Baby toys can be expensive. Especially if you are anything like me and prefer all wood, eco-friendly toys. Unfortunately, I have a hard time finding these types of toys used. It can be especially expensive if you are seeking to tool your baby’s shelves with authentic Montessori materials. I have invested in some quality toys that I know will survive two kids (read “The Montessorification of our Home” for more details), but some of Leo’s favorite “toys” to play with are things we had just laying around.
Now, as an early childhood educator I know how to get creative when on a tight budget because, let’s be honest, how many teachers are not on a tight budget. It can be exceptionally hard when trying to devise works for little ones with little hands. But if you look carefully around your house I’m sure you will find a ton of interesting items that will keep your child entertained while meeting their developmental needs.
Here are a few things I think about when trying to create new works for Leo:
1. Does it meet his need for sensory exploration? At this age Leo uses his five senses whenever he comes into contact with something new. He has a system: he picks it up, looks at it, shakes it, and puts it in his mouth. With each new item he has to figure out how it feels, how it looks, how it sounds, and how it tastes before he can further explore how it works. I can’t tell how much he is smelling items intentionally, but I’m sure he will add that to his “test” eventually. Later on I will create activities for him that will help him refine his senses individually, but for now an all-in-one approach works for us.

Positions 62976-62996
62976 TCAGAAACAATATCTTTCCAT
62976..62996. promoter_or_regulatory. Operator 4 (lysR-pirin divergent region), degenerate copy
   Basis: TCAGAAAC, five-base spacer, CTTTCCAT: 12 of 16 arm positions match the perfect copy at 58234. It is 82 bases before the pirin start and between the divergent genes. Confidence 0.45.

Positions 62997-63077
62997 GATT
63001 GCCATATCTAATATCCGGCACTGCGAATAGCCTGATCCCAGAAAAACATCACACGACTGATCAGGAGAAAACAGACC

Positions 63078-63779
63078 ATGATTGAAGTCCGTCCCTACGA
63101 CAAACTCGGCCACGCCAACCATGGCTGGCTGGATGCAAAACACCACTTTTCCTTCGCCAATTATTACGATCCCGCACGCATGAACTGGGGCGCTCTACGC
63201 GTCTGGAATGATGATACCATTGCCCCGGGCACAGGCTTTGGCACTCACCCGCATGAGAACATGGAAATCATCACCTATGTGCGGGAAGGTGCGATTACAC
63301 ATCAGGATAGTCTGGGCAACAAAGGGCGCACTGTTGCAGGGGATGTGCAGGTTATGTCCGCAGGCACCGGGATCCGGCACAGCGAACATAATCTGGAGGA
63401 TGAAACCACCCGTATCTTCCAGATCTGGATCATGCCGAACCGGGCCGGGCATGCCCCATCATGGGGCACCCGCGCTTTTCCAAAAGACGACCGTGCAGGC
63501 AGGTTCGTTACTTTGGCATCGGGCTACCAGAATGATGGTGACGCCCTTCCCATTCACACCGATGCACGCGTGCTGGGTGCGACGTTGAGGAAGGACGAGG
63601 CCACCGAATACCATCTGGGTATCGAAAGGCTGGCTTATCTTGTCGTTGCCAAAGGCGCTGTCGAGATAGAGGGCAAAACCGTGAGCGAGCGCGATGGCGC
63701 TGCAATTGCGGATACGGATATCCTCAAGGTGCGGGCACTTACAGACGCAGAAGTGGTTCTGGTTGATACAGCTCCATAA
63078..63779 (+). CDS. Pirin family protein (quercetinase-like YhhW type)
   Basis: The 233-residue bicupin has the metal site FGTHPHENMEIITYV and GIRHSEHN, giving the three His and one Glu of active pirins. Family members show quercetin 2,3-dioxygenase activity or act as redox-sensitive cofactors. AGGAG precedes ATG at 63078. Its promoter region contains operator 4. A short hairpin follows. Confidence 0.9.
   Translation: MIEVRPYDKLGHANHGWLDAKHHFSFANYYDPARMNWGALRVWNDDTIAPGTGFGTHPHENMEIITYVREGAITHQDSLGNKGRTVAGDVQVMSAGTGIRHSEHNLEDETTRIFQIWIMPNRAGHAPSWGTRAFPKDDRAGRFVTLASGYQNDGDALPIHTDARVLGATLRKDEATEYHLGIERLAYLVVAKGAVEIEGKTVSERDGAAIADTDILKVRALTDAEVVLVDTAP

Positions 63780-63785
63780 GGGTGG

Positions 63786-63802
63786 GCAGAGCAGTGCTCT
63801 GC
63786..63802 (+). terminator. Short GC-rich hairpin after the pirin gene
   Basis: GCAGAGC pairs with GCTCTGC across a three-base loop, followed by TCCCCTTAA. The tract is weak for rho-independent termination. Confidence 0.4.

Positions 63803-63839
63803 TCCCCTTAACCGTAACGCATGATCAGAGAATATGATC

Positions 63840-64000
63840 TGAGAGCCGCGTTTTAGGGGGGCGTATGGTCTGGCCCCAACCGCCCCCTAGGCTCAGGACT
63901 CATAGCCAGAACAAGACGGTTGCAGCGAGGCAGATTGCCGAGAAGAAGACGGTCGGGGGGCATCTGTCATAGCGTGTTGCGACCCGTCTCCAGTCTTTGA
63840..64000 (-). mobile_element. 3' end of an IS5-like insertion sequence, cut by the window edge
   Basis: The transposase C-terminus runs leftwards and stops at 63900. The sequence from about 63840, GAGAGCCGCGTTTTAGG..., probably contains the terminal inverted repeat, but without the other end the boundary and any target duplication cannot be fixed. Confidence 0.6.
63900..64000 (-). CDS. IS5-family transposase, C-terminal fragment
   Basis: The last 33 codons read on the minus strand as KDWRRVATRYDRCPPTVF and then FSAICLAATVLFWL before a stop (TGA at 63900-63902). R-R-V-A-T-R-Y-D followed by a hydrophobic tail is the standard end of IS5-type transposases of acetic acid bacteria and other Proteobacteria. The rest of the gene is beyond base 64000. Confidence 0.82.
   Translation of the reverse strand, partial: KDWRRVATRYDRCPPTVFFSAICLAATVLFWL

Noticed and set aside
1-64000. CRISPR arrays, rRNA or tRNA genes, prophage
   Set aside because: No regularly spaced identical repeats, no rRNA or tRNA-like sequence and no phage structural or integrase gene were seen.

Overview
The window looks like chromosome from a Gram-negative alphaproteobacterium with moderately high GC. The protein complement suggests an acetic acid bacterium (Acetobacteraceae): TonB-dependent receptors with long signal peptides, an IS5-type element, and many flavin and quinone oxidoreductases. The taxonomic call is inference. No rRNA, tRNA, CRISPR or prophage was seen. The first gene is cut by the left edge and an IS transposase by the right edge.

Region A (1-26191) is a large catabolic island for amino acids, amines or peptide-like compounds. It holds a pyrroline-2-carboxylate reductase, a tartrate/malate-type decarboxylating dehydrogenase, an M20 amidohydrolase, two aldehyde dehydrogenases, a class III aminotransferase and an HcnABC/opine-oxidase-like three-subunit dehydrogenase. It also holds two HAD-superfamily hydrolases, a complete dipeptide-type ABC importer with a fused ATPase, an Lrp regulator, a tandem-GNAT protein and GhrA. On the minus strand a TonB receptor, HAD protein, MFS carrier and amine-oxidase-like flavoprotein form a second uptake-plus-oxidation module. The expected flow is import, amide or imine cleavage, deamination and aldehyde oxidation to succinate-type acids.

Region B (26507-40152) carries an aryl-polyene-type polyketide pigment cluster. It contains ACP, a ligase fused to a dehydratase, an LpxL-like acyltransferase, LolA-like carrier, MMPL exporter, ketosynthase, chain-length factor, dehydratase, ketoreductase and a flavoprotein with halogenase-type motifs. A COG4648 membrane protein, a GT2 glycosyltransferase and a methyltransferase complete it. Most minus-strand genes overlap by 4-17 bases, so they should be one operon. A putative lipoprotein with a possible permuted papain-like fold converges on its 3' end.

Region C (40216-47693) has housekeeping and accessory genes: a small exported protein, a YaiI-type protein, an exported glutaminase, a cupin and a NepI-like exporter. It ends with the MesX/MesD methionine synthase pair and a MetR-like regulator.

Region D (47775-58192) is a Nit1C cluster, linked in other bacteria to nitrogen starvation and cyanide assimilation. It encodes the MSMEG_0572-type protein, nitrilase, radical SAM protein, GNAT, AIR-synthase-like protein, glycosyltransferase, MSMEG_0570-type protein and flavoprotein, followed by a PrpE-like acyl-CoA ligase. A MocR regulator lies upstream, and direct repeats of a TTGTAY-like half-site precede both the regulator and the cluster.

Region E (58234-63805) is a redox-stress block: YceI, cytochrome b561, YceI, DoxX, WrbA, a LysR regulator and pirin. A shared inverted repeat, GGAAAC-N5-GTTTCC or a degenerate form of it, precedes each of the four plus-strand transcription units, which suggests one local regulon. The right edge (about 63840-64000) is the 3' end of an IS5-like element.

2. Is it safe to put in his mouth? Is it clean? Can he choke on it? Does it have any sharp edges? Does it contain any dyes that may harm him upon ingesting? Everything must past this test because EVERYTHING is going into his mouth.
3. Does it meet a developmental need? For example, right now Leo is in a nesting phase. Whenever he is working with containers he must see if one will fit inside of the other. And then he repeats this motion to help refine his technique. He does this with the measuring cups, the mixing bowls, his tubs, and of course, with his nesting/stacking cups.
After I have asked myself the above questions, I get to work. Once complete, I place said item in a basket (I found great, durable woven baskets at Target that fit on his shelves beautifully) and then place them either on one of his shelves or in his discovery basket that currently resides in the kitchen.
Here is a small list of works I have made that Leo enjoys:
Shakers. I collect a lot of recyclables. You never know what kind of work you could create using bottles and boxes. I took some Gatorade bottles, peeled off the wrappers, and washed them. Once dried, I filled each with dried goods I found in the pantry (think rice, lentils, pasta, beans, etc). I screwed the lids on tight and placed them in a basket for Leo to use. He loves the different sounds they make and how he can see what’s inside as he shakes the bottles. He also has fun rolling the bottles around on the floor.